Only in the 1950s did Ritan Park form; because before, that it was the sacred site for the Temple of the Sun which was built in 1530. The benefit of the park being free to enter provides the added bonus of being able to observe sights which under most circumstances you would pay to view. Despite most of the historical sites in the park not in their original states, they are nevertheless intriguing. Moreover, here’s a tip, if you don’t feel like paying the entrance fee to the renowned Temple of Heaven, but want to experience ancient holy sites in Beijing, then a trip the Ritan park is always another option. Amongst the most notably relics include; the mural on ritual sacrifices to the sun and the circular mound altar. The red colouring of the walls around the relics clearly highlights that the purpose of the temple was for sun worship. Consequently, due to the historical importance of the place, in 2006, the government designated the park as a State Protected Historic Site.

Equally, another significant historical site is the burial place of Ma Jun, a revolutionary deemed a martyr. Before entering this very tranquil section of the park through a portal-shaped arch, you will have the pleasure of listening to a recording (from a tree-stump like speaker) in both Chinese and English. Through the arch is a rose-looking garden called the ‘senior citizen’s activity area’ with the tomb, memorial and exhibition hall of Ma Jun situated behind.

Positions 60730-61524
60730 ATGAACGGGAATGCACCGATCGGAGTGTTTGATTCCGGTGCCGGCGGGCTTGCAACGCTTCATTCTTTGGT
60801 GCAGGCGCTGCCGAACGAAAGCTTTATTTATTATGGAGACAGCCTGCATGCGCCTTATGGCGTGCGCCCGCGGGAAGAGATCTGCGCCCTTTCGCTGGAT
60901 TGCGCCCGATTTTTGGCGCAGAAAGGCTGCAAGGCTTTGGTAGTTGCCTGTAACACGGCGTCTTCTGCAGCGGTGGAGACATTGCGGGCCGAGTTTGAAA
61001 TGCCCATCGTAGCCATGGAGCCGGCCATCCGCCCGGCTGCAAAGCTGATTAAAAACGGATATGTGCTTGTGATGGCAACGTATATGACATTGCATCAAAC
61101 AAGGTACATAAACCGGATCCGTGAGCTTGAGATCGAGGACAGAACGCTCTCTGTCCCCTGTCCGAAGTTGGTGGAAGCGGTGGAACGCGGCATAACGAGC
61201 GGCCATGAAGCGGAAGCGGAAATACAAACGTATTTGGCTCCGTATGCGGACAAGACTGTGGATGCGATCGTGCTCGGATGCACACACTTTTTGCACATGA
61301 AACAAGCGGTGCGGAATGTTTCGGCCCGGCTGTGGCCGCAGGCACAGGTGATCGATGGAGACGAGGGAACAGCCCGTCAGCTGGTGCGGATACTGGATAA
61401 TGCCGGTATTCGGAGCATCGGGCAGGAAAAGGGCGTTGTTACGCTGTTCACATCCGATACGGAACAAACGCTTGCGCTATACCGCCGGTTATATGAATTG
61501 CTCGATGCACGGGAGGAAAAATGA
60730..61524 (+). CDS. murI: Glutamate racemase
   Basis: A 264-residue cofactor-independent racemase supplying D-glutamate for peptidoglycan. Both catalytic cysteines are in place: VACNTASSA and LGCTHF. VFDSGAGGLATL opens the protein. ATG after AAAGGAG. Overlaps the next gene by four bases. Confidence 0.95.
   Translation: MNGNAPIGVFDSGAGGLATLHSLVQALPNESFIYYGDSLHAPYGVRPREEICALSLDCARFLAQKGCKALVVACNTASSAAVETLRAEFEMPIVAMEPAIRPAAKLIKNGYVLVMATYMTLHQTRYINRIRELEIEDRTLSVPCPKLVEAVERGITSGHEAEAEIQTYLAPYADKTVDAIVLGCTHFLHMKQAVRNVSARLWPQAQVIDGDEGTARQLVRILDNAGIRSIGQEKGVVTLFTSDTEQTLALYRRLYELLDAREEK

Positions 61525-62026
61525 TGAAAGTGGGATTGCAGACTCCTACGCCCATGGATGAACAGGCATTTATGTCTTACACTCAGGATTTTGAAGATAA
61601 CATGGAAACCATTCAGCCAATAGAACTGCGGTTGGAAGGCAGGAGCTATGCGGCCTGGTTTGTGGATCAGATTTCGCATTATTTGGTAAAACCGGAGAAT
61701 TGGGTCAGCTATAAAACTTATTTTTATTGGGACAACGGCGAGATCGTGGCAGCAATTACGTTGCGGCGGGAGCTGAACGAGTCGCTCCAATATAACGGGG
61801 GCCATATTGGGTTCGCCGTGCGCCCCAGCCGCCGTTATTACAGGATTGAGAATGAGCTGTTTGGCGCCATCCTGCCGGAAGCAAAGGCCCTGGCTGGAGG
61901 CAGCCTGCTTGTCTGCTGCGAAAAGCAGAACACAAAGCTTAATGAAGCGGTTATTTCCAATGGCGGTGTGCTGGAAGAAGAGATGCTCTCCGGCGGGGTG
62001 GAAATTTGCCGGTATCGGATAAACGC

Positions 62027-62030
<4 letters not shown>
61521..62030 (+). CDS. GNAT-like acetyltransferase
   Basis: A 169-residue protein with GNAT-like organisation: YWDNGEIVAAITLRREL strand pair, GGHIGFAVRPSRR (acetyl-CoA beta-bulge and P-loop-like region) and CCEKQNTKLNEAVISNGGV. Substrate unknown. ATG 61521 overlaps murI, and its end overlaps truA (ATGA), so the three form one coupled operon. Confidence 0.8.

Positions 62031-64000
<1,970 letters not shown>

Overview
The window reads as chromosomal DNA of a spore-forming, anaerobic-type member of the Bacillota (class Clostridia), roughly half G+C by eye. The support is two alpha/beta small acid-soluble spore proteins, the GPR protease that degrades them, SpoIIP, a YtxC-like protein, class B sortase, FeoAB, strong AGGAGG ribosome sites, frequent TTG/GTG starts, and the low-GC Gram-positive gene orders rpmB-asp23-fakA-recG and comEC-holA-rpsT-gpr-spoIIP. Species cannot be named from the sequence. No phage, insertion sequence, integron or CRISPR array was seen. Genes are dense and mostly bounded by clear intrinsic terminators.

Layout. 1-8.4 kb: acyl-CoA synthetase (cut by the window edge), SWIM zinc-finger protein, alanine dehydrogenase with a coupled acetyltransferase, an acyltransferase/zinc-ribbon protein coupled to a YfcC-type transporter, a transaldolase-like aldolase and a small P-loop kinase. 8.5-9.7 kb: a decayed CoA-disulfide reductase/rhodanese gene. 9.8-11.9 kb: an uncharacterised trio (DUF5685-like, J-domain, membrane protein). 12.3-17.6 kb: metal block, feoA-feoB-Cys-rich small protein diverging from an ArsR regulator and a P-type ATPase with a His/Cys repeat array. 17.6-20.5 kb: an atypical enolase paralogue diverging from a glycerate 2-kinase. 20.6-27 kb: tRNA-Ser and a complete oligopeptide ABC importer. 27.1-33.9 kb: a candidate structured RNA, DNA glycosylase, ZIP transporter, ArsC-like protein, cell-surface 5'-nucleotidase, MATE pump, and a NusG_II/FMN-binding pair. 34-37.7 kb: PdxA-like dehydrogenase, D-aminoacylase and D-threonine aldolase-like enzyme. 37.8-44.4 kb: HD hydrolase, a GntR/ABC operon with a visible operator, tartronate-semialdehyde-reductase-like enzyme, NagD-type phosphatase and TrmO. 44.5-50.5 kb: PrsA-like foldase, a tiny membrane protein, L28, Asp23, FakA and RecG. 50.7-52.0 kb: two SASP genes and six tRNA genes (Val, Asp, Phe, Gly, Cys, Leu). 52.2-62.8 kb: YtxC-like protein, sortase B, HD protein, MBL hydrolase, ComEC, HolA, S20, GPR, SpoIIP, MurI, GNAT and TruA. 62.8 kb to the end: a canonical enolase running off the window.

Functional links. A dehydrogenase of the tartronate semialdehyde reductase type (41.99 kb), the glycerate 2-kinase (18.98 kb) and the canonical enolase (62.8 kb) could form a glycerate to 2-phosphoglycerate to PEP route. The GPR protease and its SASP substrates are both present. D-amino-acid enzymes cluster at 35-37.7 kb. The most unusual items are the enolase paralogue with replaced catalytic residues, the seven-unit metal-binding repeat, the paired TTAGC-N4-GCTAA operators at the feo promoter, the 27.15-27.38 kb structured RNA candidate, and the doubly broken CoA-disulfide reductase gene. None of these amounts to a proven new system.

The park is, nonetheless, a popular place in which many foreigners frequent and is full of modern activities for all the family to enjoy. Indeed, the park attracts many locals with its outdoor gym, table tennis and impressive climbing walls. The wall itself is an excellent attraction in
which to partake regardless of your climbing ability; or, if preferred, to watch others attempt to courageous scale the great height. The cost of climbing for day is 30RMB and one climbs totals 10RMB which sounds like a fair price. Other exciting activities in the park are is the children’s amusement fairground for those who don’t mind spinning around, then there is water-zorbing at the spring garden!

For a more laid-back approach, take a stroll down the south-western section of the park. Here you will find some idyllic waters surrounding by rockeries and sip on a drink on the stone boat on the lake. Pavilions, peonies and people are all plentiful in this most peaceful of parks. Anybody who is thinking of arranging or taking Beijing flights might want to take into account the splendid Ritan Park.

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The Mystical Laoxiangfeng

On April 25, 2012, in Adventure Trip, More Places of Interest, Nature Scenery, by Jack Li

This article refers to just one of countless scenic spots which can be viewed at leisure along your China travel experience. Roughly 80 kilometres from Beijing, Laoxiangfeng is a prime location for travellers to take a break from the busy city-life. Encompassing 4,000 hectares, Laoxiangfeng is certainly a playground for the outdoor-types. To get to this […]